U.S. to build first icebreaker in 25 years

The United States Committee on Appropriations has approved the FY2017 Defense Appropriations Bill which includes $1.0 billion in Navy shipbuilding funds to build the first USCG-operated icebreaker since FY1990.

The United States currently relies on just one heavy vessel and one medium vessel, one of which has been in service for 40 years.

“Our FY2017 defense funding bill makes a critical investment in the long-delayed expansion of the U.S. icebreaker fleet,” Senate Appropriations Committee Chairman Thad Cochran said. “We must take assertive action to provide the vessels needed to protect American national security and economic interests in the Arctic region. The United States needs the capability to have year-round access to Polar Regions.”

The funding for the Polar Icebreaker Recapitalization Project will accelerate plans announced by President Obama last year to shift planned icebreaker construction from 2022 to 2020.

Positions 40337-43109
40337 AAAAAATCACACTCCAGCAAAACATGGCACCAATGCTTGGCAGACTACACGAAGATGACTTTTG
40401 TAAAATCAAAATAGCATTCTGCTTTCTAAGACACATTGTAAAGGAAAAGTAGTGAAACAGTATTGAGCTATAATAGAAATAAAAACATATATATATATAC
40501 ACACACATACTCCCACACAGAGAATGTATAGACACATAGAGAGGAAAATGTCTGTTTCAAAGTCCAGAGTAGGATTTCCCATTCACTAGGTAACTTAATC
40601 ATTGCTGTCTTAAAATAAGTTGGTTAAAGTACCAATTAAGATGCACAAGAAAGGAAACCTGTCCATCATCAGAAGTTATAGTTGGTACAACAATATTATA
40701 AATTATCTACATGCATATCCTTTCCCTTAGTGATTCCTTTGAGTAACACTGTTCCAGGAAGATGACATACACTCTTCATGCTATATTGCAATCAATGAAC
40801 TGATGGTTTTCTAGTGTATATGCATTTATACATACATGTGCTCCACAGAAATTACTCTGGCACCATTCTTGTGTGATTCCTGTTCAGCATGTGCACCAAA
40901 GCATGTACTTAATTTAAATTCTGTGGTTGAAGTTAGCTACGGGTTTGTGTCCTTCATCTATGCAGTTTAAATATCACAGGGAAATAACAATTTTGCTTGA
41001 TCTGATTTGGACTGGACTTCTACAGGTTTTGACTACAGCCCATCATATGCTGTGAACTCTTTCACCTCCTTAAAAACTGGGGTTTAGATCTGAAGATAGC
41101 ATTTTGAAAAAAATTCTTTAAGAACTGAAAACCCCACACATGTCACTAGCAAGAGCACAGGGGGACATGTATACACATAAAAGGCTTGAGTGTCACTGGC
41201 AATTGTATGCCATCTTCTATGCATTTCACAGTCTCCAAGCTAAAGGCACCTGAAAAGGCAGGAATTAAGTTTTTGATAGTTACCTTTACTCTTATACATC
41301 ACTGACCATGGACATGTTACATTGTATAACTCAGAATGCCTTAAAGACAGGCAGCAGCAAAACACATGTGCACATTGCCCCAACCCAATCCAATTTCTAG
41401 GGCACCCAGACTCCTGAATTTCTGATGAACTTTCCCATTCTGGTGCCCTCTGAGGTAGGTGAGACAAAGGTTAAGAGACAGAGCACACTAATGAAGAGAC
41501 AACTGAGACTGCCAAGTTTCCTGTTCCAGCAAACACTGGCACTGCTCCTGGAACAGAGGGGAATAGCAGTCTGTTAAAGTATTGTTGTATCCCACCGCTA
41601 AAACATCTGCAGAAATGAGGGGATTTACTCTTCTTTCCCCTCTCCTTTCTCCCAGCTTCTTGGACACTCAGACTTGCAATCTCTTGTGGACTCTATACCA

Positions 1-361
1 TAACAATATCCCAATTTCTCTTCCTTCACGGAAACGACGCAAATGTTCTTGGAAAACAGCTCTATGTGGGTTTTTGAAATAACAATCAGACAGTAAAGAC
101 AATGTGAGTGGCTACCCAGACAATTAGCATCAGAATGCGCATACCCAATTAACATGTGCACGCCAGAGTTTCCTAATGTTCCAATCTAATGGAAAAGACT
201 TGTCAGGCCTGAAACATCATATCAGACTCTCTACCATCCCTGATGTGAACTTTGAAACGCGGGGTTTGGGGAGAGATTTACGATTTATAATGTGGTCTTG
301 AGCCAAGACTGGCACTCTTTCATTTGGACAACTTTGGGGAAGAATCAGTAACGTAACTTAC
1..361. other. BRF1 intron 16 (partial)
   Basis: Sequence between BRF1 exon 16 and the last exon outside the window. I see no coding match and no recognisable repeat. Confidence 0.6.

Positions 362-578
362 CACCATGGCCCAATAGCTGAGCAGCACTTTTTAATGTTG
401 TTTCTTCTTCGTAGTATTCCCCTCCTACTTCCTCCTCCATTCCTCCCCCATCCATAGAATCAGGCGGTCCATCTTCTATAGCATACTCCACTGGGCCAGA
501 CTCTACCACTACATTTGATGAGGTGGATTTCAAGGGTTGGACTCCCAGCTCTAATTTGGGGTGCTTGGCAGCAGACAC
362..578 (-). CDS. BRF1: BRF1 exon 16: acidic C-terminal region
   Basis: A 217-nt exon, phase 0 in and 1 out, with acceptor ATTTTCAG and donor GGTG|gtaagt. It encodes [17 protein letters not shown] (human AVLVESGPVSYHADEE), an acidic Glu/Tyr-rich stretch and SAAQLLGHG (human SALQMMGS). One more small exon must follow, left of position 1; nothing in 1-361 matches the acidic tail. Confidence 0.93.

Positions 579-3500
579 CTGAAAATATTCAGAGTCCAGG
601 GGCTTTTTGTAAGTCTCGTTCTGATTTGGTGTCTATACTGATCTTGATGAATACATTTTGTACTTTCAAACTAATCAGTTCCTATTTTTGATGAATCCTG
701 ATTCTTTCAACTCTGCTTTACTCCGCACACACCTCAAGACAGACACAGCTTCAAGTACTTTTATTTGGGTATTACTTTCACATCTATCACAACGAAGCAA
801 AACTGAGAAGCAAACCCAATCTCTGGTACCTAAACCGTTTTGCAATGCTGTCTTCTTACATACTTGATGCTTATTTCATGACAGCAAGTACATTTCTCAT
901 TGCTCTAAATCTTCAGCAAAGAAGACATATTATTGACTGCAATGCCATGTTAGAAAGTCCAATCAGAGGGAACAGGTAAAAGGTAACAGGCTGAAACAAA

In addition to funding, language in the bill would encourage actions to facilitate an earlier construction start and long-range cost savings.

The U.S. heavy icebreaker, the Polar Star, entered service in 1976 and is well beyond its 30-year service life. Congress last funded a new icebreaker in the FY1990 Defense Appropriations Act.

In contrast, the Russian fleet consists of roughly 40 operational icebreakers and 11 icebreakers either planned or under construction.

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